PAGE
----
The iPhone 5 is set to sell like gangbusters. Every analyst on the planet has already voiced his or her opinion on the phone’s expected sales during the first month, heck, even during the life of the product. That’s great, I hope consumers dive all over it and get what they want. But I don’t want the iPhone 5.
Maybe it was the leaks that killed it for me. I feel like I did when I snuck under my parent’s bed when I was five or six and found all of my Christmas presents. I feel like I did when I realized, at that very moment, that Santa wasn’t real and would never exist. And don’t get me wrong, I think it’s going to be insanely successful. I think Apple will continue to sell millions of iPhone units and will continue to catch up to Android’s market share, that could change, though. IDC, for example, suggests Windows Phone will surpass iOS by 2016. When TechnoBuffalo reviews the phone, we’ll review it for what it is: a new smartphone on the market. If it’s great, we’ll give it a great rating. If it’s not, we won’t. This is just my personal opinion here, and I like surprises and advancements more than I do seeing leaks. This is, of course, if we take those leaks as the real thing, but this far in and with so many it’s hard not to.
See, I think the big misconception is that Windows Phone 8 and Android 4.1 Jelly Bean are playing “catch up” to iOS. That’s really not the case. In fact, both operating systems are doing their own thing, separate from one another and separate from iOS. I think both are pushing the boundaries a little harder than Apple is, too. You can find, for example, 12-megapixel cameras on Sony devices, NFC in tons of Android devices and in future Windows Phone 8 phones. Both offer tight integration with social networks already. Android offers removable batteries and removable storage in many devices, two options I require in a smartphone. Windows Phone 8 will offer removable storage, too. Neither are playing catch up, they are playing their own ballgames.
The benefit to not being Apple is that, as a manufacturer, you can flood the market with smartphones packing tons of different feature sets all year long. Android and Windows Phone manufacturers, in some regards, are like shotgunners just spraying buckshot across the market while Apple takes its aim and fires one single sniper shot each year. You may argue that the Galaxy S III doesn’t offer the same build quality or engineering prowess as an iPhone. Sure, it’s plastic and it might feel cheap, but I’m OK with that because it actually isn’t. It doesn’t shatter when I drop it. If you want a super slim Android phone with a ton of power and an even more sturdy industrial design, check out the HTC One X. See what I’m getting at? There’s a selection.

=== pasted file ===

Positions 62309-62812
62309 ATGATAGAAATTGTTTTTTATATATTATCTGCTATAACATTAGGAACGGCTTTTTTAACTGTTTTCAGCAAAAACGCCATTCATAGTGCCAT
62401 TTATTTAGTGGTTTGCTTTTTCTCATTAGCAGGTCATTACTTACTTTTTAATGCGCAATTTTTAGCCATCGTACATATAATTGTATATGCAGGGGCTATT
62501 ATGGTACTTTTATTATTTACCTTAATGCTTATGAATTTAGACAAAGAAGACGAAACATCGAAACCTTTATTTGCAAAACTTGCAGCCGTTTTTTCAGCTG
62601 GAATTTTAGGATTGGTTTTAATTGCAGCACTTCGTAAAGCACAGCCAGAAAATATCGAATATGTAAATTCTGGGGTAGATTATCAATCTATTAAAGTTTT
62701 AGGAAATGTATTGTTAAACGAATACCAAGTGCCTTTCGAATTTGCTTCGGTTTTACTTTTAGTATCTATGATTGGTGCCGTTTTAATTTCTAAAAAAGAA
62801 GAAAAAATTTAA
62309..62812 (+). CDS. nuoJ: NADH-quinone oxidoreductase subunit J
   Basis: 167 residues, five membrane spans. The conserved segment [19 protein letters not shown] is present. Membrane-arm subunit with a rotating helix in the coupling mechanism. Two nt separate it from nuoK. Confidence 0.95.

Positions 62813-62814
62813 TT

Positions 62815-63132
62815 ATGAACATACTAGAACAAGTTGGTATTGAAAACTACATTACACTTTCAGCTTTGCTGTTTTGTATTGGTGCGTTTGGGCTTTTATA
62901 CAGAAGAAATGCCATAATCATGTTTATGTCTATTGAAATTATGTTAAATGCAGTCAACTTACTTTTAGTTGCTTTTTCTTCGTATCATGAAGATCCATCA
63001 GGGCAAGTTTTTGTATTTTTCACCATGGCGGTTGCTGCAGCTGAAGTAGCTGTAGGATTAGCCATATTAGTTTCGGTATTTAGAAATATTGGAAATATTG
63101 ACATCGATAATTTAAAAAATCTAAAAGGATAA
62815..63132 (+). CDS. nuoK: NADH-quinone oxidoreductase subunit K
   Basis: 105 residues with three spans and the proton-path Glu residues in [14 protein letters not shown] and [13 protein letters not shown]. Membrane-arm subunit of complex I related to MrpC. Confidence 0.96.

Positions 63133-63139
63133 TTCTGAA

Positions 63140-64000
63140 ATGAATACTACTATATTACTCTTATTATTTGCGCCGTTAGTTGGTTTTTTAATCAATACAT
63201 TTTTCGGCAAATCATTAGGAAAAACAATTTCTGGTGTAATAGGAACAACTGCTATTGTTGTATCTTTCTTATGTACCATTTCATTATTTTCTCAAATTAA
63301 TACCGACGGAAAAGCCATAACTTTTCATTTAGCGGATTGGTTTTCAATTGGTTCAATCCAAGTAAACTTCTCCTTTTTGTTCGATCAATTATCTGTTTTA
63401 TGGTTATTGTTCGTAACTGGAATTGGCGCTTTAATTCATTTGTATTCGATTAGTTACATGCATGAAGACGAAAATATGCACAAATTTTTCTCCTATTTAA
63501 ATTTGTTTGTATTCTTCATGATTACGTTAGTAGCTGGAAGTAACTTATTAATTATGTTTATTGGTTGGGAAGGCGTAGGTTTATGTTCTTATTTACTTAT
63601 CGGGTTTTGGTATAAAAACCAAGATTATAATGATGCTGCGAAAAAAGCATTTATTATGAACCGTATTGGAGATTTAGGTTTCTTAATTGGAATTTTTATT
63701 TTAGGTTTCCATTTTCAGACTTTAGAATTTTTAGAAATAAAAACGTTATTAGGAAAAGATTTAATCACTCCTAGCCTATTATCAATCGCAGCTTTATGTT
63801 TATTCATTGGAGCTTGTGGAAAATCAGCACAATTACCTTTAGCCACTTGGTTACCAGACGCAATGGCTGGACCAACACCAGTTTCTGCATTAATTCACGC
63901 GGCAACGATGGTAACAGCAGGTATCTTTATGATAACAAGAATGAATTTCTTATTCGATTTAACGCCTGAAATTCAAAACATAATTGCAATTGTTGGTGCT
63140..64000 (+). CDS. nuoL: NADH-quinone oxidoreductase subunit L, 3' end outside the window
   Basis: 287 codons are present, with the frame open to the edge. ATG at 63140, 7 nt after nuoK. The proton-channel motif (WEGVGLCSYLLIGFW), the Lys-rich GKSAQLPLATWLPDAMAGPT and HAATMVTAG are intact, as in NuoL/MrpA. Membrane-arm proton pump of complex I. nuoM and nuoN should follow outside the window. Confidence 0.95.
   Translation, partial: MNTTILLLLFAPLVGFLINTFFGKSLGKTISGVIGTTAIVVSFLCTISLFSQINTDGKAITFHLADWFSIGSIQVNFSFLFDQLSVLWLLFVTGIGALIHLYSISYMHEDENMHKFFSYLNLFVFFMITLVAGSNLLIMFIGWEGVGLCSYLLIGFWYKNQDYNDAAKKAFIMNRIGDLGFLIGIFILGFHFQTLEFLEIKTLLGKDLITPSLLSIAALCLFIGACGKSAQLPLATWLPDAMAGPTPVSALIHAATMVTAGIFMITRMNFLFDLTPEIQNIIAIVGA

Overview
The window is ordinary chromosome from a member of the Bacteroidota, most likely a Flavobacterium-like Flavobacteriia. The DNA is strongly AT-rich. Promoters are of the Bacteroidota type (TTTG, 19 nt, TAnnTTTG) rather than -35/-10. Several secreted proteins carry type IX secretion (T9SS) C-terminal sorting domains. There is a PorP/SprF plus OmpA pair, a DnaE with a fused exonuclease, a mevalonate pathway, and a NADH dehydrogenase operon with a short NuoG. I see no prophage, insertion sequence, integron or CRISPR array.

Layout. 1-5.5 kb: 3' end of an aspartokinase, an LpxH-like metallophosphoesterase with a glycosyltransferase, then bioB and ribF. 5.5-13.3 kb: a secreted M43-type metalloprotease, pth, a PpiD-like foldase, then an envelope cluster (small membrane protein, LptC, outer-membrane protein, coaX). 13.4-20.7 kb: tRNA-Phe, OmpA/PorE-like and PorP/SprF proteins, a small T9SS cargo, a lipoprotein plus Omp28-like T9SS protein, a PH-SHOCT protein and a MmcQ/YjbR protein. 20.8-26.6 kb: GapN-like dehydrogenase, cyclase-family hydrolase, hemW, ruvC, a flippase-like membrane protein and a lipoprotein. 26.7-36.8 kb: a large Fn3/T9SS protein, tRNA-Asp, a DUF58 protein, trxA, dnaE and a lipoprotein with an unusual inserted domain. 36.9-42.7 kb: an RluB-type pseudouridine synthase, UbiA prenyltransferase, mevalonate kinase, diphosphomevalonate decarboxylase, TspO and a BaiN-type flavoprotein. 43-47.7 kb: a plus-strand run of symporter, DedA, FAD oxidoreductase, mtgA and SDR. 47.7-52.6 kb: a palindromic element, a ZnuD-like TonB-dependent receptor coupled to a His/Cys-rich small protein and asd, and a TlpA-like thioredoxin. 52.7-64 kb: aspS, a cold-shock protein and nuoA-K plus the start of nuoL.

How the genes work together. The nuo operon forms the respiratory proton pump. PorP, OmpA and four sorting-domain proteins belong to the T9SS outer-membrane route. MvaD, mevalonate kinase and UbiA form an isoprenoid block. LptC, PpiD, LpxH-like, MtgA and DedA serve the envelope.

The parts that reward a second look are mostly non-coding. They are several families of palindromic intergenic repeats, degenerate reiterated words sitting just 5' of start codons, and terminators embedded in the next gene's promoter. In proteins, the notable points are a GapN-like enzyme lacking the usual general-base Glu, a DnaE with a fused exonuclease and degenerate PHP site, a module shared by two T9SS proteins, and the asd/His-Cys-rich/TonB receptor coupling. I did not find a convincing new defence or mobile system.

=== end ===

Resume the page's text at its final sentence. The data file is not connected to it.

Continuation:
Apple is innovative, don’t get me wrong. It’s probably the most innovative company on the market when it comes to creating mass adoption of new technologies. Google Wallet pretty much floundered, but I bet Apple’s NFC solution takes off fast. Developers are just now warming up Windows Phone, and have already been on board with Android, but Apple created the idea of a real, active and amazing application store. It did the same for music and video consumption on mobile devices. Apple created FaceTime which is a reliable voice-chat system that spans multiple platforms. Heck, look at Siri – everyone on the planet is trying to copy it, including Google and Samsung. Apple is nearly perfect at executing on innovation while others typically struggle to keep up. But that doesn’t mean those innovations from its competitors should be overlooked. In fact, those other innovations are what keep me going back to Windows Phone and Android.